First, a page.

For months Conservatives have been waiting for consolidation among the ranks of the 14 candidates vying for the Conservative Party leadership. Most were expecting (and secretly hoping) that one, two – oh heck 4 or 5 candidates on the lower end of polls would exit the race, I wonder if they were wary of having their own David Orchard moment and getting promises that would never be realized? Whatever the reason, the time to leave the race came and went with no movement from the bottom.
The moment in question I mention is the date before ballots were printed. Whatever date it was – that day came and went with 14 candidates going to the printer for 259,010 Conservative Party members to mark the 1 through 10 preferences. Presumably the date to withdraw from the race would fall between February 24, 2017 – the day nominations closed and March 28th when membership sales ended. There might have been another week in there as the cut off, but without the party publishing the key milestone dates we’ll never know.
All we know is that 259,010 party members will receive a ballot with an O’Leary-less leadership ballot with O’Leary on the ballot.
Why was O’Leary late is leaving the race? His name on the ballot leaves a lot of questions. These questions would have disappeared if Kevin O’Leary had left the race before the ballot sent to the printers. Kevin O’Leary is still going to be part of the leadership conversation, I am sure he would want it any other way.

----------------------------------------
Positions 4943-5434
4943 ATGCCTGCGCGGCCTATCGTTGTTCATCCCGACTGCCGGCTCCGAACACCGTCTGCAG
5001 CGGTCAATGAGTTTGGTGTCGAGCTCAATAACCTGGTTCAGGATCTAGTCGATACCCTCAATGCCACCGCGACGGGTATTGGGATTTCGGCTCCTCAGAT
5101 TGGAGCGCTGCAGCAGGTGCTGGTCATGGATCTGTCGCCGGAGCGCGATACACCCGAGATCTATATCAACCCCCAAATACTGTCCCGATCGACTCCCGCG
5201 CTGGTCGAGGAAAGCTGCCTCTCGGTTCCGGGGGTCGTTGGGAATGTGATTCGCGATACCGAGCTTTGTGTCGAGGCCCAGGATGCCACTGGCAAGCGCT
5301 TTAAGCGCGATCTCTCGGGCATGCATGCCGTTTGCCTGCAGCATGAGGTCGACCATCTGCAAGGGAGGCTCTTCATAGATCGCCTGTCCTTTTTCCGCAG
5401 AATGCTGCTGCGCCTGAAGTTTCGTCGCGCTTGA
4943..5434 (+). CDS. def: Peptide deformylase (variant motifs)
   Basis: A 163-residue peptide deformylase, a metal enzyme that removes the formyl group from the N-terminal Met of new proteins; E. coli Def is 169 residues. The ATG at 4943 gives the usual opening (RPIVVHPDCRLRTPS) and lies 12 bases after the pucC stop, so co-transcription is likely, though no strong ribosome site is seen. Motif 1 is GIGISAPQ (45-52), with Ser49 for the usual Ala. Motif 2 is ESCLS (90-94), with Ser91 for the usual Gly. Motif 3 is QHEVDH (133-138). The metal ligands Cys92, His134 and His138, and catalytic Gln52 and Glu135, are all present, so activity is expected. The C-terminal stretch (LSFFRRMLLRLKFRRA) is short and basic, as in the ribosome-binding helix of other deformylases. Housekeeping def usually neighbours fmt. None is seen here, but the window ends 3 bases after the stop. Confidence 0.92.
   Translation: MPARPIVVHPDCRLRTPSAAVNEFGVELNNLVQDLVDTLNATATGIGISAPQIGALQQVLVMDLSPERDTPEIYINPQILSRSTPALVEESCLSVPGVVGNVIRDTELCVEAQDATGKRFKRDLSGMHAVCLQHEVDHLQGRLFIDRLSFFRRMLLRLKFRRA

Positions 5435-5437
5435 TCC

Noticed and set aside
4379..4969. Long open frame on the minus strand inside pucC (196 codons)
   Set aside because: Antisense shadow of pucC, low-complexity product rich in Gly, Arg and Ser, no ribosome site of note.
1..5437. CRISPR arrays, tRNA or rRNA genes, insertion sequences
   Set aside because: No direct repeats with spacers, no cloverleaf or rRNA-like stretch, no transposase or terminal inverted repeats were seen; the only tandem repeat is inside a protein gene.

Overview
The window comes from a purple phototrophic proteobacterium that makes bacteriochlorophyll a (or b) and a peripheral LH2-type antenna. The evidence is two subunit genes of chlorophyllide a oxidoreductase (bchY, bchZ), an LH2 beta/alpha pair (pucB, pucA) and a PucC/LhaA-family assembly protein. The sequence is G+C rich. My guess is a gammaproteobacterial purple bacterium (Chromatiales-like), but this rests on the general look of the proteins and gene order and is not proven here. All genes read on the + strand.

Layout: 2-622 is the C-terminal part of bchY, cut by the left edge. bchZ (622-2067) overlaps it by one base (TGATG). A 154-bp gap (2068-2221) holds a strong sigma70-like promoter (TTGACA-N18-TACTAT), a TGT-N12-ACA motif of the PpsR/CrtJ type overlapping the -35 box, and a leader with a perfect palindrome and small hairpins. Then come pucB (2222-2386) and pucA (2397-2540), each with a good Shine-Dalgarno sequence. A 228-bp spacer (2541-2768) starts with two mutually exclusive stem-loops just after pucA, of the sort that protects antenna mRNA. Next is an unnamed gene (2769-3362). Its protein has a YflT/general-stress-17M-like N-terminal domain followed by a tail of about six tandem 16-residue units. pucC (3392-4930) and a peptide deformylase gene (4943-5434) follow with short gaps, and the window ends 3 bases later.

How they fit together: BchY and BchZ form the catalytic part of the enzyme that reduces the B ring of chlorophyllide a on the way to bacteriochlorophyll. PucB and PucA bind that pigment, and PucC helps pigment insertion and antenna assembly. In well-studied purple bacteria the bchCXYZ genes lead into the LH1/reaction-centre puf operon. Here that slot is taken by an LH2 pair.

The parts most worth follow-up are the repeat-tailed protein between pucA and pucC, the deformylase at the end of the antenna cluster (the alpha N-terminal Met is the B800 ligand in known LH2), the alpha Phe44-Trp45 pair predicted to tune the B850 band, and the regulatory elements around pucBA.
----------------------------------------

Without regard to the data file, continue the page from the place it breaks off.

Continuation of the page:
Now that he is out, will his memberships move to Bernier? How many of O’Leary’s memberships will still mark Kevin as #1? How many ballots will never make it to a mailbox?
With an upper tier of the leadership that has been thinned out, what is there for the lower tiered candidates to gain from the ballot? Are there expectations of a victory or the opportunity to make a statement? In the final debate, candidates Trost and Obhrai both appealed to those watching by stating that they each had common ground with other candidates on the stage. Of the lower tier how does coming number two help? Who do they become number two to? Of Bernier, O’Toole, Scheer or maybe Raitt or Chong who do Leitch, Trost, Obhrai or Lemieux aim to be 2nd on the ballot to?
Will we see deals made between Bernier and Raitt? O’Toole and Scheer? Does Chong even rate a number based on his Carbon Tax stand? The only other candidate that has outlined an environmental plan is O’Toole, does Erin court Michael and visa versa?
Ballots came in the mail to our home today, while we might be 90-100% of who our #1 is, it’s the 2 through 10, or maybe only a 2, 3 and 4 that are the source of discussion. It is too early to tell which way our ballots will go. If you have a ballot, good luck and have fun figuring out how your ballot will look…I hope to see you in Toronto on May 27th.
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